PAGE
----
(1845–1912) British astronomer and geophysicist Darwin, the second son of the famous biologist Charles Darwin, was born at Down in England. He was educated at Clapham Grammar School, where the astronomer Charles Pritchard was headmaster, and Cambridge University. He became a fellow in 1868 and, in 1883, Plumian Professor of Astronomy, a post he held until his death. He was knighted in 1905.
His most significant work was on the evolution of the Earth–Moon system. His basic premise was that the effect of the tides has been to slow the Earth's rotation thus lengthening the day and to cause the Moon to recede from the Earth. He gave a mathematical analysis of the consequences of this, extrapolating into both the future and the past. He argued that some 4.5 billion years ago the Moon and the Earth would have been very close, with a day being less than five hours. Before this time the two bodies would actually have been one, with the Moon residing in what is now the Pacific Ocean. The Moon would have been torn away from the Earth by powerful solar tides that would have deformed the Earth every 2.5 hours.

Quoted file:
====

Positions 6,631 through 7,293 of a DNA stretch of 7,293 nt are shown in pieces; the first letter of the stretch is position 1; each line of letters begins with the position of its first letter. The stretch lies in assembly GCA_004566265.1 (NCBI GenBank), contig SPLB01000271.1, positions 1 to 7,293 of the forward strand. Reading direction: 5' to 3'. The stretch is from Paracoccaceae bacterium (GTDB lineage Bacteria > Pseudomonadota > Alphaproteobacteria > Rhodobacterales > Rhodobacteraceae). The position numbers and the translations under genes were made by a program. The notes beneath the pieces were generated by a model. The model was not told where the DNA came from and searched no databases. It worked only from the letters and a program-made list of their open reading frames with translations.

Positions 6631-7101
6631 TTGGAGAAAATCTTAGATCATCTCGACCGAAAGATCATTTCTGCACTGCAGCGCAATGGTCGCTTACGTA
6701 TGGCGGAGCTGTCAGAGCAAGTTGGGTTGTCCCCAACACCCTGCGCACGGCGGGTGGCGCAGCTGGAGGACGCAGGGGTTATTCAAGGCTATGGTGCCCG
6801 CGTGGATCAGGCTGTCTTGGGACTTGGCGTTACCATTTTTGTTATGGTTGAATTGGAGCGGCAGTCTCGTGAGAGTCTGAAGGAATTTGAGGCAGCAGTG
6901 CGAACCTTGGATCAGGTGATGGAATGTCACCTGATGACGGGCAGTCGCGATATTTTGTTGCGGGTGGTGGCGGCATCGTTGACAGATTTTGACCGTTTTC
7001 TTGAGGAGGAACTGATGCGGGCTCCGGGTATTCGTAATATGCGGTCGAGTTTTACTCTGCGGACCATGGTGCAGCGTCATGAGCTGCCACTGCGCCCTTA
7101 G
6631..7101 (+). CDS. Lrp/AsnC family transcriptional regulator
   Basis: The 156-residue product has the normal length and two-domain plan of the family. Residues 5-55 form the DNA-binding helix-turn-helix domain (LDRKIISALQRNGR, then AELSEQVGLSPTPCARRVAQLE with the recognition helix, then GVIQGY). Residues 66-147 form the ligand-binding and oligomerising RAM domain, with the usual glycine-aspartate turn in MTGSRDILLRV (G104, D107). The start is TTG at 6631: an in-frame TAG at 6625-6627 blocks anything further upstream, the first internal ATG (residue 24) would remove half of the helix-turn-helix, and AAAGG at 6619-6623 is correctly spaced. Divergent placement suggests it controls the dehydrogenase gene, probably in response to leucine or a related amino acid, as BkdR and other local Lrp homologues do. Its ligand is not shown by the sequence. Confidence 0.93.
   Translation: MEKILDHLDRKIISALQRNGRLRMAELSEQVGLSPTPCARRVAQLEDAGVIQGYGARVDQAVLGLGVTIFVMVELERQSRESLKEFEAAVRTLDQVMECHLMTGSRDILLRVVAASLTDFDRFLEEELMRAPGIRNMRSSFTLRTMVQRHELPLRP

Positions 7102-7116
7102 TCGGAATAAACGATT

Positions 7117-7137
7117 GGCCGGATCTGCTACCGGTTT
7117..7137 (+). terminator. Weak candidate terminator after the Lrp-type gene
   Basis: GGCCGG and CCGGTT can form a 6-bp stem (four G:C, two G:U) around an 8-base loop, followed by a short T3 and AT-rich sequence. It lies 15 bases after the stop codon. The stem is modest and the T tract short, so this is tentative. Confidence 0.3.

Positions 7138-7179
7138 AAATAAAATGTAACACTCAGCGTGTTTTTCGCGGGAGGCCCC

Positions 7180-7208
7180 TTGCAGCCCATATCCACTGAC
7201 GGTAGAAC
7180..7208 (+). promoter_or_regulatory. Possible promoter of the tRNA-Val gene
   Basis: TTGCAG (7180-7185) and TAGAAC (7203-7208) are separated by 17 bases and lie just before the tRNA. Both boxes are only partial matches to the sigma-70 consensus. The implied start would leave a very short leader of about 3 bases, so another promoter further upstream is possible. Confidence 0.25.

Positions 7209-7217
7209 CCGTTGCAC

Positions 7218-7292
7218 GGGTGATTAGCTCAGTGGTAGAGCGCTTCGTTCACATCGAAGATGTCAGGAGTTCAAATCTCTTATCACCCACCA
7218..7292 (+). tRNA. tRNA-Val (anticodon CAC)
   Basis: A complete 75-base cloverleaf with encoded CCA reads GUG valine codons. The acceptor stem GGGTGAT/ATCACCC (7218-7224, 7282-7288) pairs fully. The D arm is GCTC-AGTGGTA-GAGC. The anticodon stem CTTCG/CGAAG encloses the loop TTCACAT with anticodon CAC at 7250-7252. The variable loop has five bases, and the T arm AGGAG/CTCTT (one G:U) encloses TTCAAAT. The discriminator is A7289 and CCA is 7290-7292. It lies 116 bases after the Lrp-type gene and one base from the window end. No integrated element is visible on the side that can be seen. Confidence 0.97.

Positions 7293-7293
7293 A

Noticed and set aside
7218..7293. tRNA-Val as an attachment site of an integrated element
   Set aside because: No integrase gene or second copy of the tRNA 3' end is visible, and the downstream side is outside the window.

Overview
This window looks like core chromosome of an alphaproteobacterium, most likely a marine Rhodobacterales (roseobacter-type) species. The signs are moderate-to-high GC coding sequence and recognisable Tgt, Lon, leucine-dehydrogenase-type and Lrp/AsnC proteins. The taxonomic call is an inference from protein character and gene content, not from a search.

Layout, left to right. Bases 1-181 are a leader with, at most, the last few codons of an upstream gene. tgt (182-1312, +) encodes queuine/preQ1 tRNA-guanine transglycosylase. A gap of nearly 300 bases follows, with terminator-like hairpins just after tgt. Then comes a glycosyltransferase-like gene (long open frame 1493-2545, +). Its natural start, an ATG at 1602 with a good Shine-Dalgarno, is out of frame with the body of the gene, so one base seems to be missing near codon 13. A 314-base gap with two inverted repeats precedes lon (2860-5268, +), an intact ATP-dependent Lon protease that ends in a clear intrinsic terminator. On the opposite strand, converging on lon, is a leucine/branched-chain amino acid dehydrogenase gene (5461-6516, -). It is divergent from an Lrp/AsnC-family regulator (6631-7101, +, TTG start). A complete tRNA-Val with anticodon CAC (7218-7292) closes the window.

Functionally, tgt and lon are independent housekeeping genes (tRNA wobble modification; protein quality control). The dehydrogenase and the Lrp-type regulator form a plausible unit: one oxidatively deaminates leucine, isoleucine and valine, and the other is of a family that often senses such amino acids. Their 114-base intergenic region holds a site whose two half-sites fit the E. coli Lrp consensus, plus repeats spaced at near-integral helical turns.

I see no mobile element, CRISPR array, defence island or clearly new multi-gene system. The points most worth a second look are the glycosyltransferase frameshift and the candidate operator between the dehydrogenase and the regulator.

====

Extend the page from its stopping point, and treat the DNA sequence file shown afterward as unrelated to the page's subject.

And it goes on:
Darwin's theory, worked out in collaboration with Osmond Fisher in 1879, explains both the low density of the Moon as being a part of the Earth's mantle, and also the absence of a granite layer on the Pacific floor. However, the theory is not widely accepted by astronomers. It runs against the Roche limit, which claims that no satellite can come closer than 2.44 times the planet's radius without breaking up; there are also problems with angular momentum. Astronomers today favor the view that the Moon has formed by processes of condensation and accretion. Whatever its faults, Darwin's theory is important as being the first real attempt to work out a cosmology on the principles of mathematical physics.
From A Dictionary of Scientists in Oxford Reference.
Subjects: Science and Mathematics.